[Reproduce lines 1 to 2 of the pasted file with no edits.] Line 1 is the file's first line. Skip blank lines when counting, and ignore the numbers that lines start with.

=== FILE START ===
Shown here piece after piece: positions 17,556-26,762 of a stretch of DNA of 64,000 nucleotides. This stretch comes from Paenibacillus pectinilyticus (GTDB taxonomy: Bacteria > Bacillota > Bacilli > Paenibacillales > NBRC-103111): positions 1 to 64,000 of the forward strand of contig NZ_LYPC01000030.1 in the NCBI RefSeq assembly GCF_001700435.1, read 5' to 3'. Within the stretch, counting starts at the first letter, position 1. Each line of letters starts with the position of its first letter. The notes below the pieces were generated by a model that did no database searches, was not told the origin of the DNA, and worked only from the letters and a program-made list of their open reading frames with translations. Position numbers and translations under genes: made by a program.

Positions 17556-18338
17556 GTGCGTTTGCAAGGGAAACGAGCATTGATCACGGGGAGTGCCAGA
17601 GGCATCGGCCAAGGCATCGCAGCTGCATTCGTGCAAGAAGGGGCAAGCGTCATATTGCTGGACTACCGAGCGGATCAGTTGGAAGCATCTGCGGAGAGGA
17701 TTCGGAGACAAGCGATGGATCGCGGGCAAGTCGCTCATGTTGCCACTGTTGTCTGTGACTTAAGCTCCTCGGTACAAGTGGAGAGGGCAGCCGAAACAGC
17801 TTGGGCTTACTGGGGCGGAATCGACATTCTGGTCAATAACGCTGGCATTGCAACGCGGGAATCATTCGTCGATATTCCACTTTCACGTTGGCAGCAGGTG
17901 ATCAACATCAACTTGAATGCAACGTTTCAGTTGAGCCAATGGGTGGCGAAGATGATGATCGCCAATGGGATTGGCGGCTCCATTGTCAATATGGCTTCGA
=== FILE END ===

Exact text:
Shown here piece after piece: positions 17,556-26,762 of a stretch of DNA of 64,000 nucleotides. This stretch comes from Paenibacillus pectinilyticus (GTDB taxonomy: Bacteria > Bacillota > Bacilli > Paenibacillales > NBRC-103111): positions 1 to 64,000 of the forward strand of contig NZ_LYPC01000030.1 in the NCBI RefSeq assembly GCF_001700435.1, read 5' to 3'. Within the stretch, counting starts at the first letter, position 1. Each line of letters starts with the position of its first letter. The notes below the pieces were generated by a model that did no database searches, was not told the origin of the DNA, and worked only from the letters and a program-made list of their open reading frames with translations. Position numbers and translations under genes: made by a program.

Positions 17556-18338